For 13 NFL franchises, the “wait till next year” mantra has become all too familiar.
This is the unlucky number of clubs that have yet to reach a Super Bowl. Among that group, four of them — Houston, Jacksonville, Cleveland, Detroit — have never even enjoyed the chance to play for the Lombardi Trophy. The last first-time participant was the 2009 New Orleans Saints.
Despite that history, hope springs eternal during the offseason. Here is a ranking of the 13 teams with the best odds to finally bring home the trophy that the Denver Broncos hoisted high after Super Bowl 50.
1. Carolina (15-1 in 2015)
Think the Panthers feel bad after losing to the Broncos? Wait until Carolina reviews the video and sees all the chances missed in last Sunday’s 24-10 defeat. The Panthers went from tight to shell-shocked as the game unfolded, particularly quarterback Cam Newton. The best Carolina can do is learn from the experience if another chance comes at Super Bowl 51, which is likely if the Panthers duplicate last season’s success.
2. Minnesota (11-5)
A four-time Super Bowl loser, the Vikings‘ penchant for heartbreak continued during the playoffs when Blair Walsh missed a 27-yard field goal in the closing seconds of a 10-9 home loss to Seattle. A strong nucleus of young talent, along with NFL rushing leader Adrian Peterson, gives Minnesota a bona fide chance to exorcise those ghosts this season.
3. Arizona (13-3)
The Cardinals have improved in each season under head coach Bruce Arians. The key to breaking through in Year 4 is getting quarterback Carson Palmer back on track after a turnover-plagued postseason.
4. Cincinnati (12-4)
The Bengals should field one of the NFL’s most talented rosters again in 2016. But it does no good without a playoff victory — something that has eluded this club after an unprecedented five straight first-round losses. Just like after the 2014 season, Bengals head coach Marvin Lewis must get his team to leave the negativity in the past and concentrate on forging its own trail to prosperity.
5. Detroit (7-9)
The Lions were among the NFL’s hottest teams during the second half of last season with a 6-2 record. Especially impressive was the improvement of quarterback Matt Stafford once head coach Jim Caldwell installed Jim Bob Cooter as his offensive coordinator. There is still work to be done by new general manager Bob Quinn: The Lions must upgrade their running game and formulate a plan to try and compensate for the absence of Calvin Johnson, should the star wide receiver decide to retire this offseason.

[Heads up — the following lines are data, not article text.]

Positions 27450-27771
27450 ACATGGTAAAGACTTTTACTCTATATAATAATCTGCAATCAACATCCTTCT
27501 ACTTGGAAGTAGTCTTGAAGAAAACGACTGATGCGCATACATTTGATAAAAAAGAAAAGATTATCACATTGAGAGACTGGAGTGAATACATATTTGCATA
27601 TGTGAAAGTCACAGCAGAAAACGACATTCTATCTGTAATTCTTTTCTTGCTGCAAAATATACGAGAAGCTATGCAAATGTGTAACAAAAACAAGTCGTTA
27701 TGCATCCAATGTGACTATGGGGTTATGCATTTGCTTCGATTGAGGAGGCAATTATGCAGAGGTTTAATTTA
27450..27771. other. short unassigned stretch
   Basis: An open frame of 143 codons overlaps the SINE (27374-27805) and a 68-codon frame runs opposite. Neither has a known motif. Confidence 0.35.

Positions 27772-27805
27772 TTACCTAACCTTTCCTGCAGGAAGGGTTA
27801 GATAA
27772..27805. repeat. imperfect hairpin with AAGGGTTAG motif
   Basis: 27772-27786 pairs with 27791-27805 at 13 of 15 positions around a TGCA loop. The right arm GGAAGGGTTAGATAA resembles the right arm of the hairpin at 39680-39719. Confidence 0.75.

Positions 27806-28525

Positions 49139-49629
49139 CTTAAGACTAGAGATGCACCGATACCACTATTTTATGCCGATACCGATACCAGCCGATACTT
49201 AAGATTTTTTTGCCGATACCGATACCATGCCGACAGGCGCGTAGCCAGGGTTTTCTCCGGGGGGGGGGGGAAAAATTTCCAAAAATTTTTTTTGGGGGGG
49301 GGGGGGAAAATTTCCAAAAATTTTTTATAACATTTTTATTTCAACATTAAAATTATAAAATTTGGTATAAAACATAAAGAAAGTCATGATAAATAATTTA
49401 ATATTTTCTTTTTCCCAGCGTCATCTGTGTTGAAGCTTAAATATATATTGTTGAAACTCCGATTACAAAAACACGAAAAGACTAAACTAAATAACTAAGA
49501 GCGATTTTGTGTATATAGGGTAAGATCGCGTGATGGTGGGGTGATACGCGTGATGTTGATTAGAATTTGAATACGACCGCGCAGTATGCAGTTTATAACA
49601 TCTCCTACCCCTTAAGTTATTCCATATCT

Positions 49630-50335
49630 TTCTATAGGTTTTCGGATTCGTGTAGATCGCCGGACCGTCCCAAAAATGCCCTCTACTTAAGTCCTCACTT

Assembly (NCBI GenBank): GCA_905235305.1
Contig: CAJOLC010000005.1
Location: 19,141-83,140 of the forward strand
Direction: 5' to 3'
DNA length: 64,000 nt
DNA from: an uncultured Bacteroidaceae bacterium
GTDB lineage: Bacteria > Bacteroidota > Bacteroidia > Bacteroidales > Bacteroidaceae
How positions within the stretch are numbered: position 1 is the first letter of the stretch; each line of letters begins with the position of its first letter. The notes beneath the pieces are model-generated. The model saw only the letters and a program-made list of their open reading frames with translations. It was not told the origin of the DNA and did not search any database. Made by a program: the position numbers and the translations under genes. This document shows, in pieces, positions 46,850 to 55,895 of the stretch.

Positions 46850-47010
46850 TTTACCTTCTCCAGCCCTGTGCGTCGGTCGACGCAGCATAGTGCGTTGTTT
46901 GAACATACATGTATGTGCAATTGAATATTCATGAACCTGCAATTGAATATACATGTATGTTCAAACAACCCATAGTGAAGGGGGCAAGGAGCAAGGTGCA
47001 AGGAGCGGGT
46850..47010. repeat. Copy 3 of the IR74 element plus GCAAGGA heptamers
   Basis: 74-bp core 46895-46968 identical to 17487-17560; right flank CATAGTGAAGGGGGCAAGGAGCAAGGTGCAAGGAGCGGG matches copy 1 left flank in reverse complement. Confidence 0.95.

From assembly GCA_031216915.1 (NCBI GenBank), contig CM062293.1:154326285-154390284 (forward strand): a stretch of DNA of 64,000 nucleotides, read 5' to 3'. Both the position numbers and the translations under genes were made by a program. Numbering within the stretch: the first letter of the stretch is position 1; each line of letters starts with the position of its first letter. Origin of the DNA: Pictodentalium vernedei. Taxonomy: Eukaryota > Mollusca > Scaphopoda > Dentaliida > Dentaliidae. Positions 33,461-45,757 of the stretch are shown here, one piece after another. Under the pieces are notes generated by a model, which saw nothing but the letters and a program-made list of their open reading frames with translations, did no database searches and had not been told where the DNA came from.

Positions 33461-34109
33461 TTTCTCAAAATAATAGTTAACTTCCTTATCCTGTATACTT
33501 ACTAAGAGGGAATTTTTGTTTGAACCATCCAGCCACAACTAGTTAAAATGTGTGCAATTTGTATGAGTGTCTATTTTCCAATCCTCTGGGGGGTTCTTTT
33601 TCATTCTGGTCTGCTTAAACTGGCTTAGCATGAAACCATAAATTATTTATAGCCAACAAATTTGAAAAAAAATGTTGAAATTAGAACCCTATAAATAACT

6. Houston (9-7)
The defense is Super Bowl-caliber. The offense? Not so much. Head coach Bill O’Brien and general manager Rick Smith must find answers at quarterback and running back if the Texans are to become the first team to play a Super Bowl inside their home stadium.
7. Philadelphia (7-9)
As much of a mess as Chip Kelly’s final season with the Eagles became, he did leave behind plenty of talent for replacement head coach Doug Pederson to work with. But this is another team, like the Texans, looking at a .500-level season without finding a quarterback remedy.
8. Atlanta (8-8)
A 6-0 start proved a mirage for the 2015 Falcons. Atlanta will have a better chance to make strides this season with an improved pass rush (a common refrain for the Falcons from recent years) and better ball security, especially inside the red zone.
9. Jacksonville (5-11)
Expect the Jaguars to become this year’s offseason media darlings as the losing team sets to make the leap into the playoffs. Such progress is possible if Jacksonville betters the NFL’s 29th-ranked pass defense. As for the Super Bowl, let’s not get carried away just yet.
10. Buffalo (8-8)
Few fan bases were ever as devastated as the #BillsMafia when the franchise lost four consecutive Super Bowls in the early 1990s. Before they even dream of getting back there, the Bills must take care of the most essential part of a championship run: getting into the playoffs — something Buffalo hasn’t done for 16 seasons and counting. Head coach Rex Ryan needs to deliver on last year’s promise to end that drought in the upcoming campaign or he may be out of a job.
11. San Diego (4-12)
Teams forced to deal with the possibility of relocation generally don’t fare well — see: the 2015 Chargers, Oakland Raiders (7-9) and now-Los Angeles Rams (7-9). The Chargers will deal with the same distraction again this season as team owner Dean Spanos tries to land financing for a new stadium from local voters.
12. Cleveland (3-13)
The hope is that it won’t be the same old Browns under new head coach Hue Jackson. We’ll see.
13. Tennessee (3-13)
No team has ever made the humongous leap of finishing with the NFL’s worst record one season to reaching the Super Bowl in the next. Tennessee won’t either. The best thing Titans fans can hope for is continued improvement from second-year quarterback Marcus Mariota, and head coach Mike Mularkey being given the chance to run the show after filling the job on an interim basis for half of last season.